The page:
It was his job as Father General, he concluded, to protect his Jesuits from the distractions of groaning complaints from popes while they carry out their "mission among men."

For the rest of that year and on into spring of 1984, Kolvenbach continued to receive (and ignore) requests for Cardenal's removal. The same old ring-around-the-rosy continued: "police evasion, toleration of indirect refusals by Cardenal himself and by his local Jesuit Superiors in Managua, and tacit acquiescence in public protests and objections to Rome's interference from the Sandinistas broadcast in the international media." (3)

Fed up with the Jesuits' blatant disobedience, the Nicaraguan bishops issued an Easter pastoral letter repeating John Paul's scathing condemnation of "la eglesia popular" and the Base Communities. No one was spared—nuns and priests alike. Anyone who was neglecting their spiritual vocation to play vigilante must immediately "return to ecclesiastical normalcy." The bishops went so far as to accuse them of betraying the apostolic structure of Christ's Church for the sake of fomenting Marxist-Leninism.

Needless to say, the Jesuits were not about to take such an attack sitting down. Cardenal and friends shot back a derisive response, insisting that the People's Church was Christ's Church and "summarily rejected all episcopal claims to control the Church."

The Sandinista government considered the bishops' letter a declaration of war, increasing its harassment of the Nicaraguan bishops, priests, nuns, and anyone else on the side of the enemy. In July of 1984, the Junta arrested 10 priests who were loyal to the bishops and deported them.

Father Bayardo Santa Eliz Felayz, a fifty-five-year-old Nicaraguan priest, was tied to a post outside his parish, along with four of his parishioners, doused with gasoline and set on fire.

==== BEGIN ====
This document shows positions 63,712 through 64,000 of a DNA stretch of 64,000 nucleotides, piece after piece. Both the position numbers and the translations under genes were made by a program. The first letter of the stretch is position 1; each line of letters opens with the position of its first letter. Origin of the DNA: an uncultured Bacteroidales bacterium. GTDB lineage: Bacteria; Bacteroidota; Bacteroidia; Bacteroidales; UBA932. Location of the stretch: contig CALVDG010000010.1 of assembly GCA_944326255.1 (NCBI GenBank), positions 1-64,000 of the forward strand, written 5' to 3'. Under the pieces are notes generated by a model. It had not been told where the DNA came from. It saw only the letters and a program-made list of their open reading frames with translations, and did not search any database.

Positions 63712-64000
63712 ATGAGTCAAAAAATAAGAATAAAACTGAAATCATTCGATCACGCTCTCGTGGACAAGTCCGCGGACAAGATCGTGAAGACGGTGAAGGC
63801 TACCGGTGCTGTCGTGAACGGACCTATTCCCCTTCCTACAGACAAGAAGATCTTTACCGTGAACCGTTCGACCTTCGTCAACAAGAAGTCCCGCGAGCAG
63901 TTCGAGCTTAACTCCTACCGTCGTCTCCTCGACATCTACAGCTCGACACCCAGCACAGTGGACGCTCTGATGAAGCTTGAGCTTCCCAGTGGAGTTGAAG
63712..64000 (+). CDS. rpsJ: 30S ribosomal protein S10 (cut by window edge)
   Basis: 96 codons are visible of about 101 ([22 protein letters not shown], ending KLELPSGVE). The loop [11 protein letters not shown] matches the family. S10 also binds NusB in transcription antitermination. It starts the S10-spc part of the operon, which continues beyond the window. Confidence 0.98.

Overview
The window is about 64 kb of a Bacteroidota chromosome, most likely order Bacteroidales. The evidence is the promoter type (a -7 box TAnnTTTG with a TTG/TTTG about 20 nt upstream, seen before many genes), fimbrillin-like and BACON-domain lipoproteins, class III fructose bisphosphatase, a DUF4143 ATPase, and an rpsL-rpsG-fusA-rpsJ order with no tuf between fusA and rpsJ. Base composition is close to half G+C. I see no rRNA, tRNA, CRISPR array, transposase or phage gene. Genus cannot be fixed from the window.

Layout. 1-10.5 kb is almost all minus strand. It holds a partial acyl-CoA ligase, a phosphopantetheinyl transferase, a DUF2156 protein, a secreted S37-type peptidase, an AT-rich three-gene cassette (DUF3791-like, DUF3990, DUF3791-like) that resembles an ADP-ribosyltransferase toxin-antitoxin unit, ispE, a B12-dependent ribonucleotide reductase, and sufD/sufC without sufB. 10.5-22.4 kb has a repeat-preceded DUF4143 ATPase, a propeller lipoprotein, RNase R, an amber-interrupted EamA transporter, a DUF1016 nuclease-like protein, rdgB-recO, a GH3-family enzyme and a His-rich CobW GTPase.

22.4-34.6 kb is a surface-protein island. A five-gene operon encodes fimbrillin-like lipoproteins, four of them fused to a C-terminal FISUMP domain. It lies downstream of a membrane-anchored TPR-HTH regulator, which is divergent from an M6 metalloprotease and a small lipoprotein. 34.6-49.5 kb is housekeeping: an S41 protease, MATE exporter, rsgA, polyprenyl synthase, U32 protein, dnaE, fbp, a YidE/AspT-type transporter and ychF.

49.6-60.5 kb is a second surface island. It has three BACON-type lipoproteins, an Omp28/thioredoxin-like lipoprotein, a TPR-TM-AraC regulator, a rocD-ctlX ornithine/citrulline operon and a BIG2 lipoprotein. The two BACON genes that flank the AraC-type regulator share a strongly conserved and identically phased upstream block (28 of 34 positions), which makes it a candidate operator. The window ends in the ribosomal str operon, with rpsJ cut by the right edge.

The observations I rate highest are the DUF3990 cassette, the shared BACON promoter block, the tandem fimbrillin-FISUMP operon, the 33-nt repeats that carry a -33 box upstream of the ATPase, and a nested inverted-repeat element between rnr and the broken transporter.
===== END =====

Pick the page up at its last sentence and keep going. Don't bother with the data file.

In July, 1984, John Paul directed Kolvenbach to send an emissary to Nicaragua to gather information on the issuance of the critique of the bishop's letter. To no one's surprise, "things" were as bad—if not worse—as had been perceived by Rome. Cardenal and his fellow government priests were out of control.

Once again, John Paul demanded Cardenal's resignation from either the government or the Order by August 31. Kolvenbach persuaded him to wait until after the Nicaraguan elections in the fall. In the meantime, Kolvenbach contacted Cardenal to persuade him to resign, as his political position was in direct conflict with his duties as a religious.

Cardenal responded with yet another pompous assertion of his independence from the Church and his Superior General: "The achievement of my Jesuit vocation is only to be had in my commitment to the revolution."

Kolvenbach notified Cardenal on December 4, that he was being dismissed from the Jesuits and encouraged him to "take thought regarding some other path of life in which he can serve God with greater tranquility."

In his letter to all the Major Jesuit Superiors, Kolvenbach described Cardenal's resignation as a "conflict of conscience." It was Canon Law #285, forbidding religious to hold political office without special permission from the pope, which caused him to make a decision between the Church and his dedication to the poor. As usual, neither Cardenal nor Kolvenbach acknowledged any sense of culpability, placing the blame directly on Wojtyla.